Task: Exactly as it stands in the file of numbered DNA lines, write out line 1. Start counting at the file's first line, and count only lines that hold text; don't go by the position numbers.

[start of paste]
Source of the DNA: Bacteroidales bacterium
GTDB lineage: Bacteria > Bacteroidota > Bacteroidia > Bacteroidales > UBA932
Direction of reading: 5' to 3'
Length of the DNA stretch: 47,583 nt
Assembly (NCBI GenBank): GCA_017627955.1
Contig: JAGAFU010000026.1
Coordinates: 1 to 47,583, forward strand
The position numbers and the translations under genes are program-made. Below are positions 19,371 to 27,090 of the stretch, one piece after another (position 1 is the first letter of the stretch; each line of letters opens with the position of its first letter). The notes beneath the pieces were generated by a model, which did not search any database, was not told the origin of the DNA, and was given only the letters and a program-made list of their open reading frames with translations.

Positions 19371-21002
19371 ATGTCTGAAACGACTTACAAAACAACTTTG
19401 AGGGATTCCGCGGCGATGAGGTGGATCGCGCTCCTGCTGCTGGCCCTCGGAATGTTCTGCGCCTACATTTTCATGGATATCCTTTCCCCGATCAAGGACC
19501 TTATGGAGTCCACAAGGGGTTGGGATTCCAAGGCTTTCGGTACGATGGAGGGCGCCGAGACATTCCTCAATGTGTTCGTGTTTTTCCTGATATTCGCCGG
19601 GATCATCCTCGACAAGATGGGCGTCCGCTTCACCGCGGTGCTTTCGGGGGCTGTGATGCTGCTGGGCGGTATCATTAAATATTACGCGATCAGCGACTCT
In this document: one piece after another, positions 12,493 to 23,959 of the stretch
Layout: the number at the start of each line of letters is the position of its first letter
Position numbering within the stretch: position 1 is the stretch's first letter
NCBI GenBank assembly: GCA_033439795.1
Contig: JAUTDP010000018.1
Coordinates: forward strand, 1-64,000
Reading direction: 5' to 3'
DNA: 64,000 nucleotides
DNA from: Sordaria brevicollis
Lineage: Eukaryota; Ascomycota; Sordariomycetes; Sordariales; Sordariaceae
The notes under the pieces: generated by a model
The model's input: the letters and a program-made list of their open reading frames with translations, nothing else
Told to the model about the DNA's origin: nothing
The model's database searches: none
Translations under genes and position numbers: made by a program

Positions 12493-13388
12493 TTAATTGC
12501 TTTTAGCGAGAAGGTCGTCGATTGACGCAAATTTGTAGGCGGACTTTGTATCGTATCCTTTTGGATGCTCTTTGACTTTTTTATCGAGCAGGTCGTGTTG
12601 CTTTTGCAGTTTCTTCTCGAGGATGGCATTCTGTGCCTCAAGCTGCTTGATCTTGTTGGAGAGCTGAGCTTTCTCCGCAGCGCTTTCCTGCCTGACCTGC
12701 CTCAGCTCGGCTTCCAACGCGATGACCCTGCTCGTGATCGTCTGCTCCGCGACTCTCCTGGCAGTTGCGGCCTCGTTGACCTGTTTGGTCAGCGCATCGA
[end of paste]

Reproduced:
Source of the DNA: Bacteroidales bacterium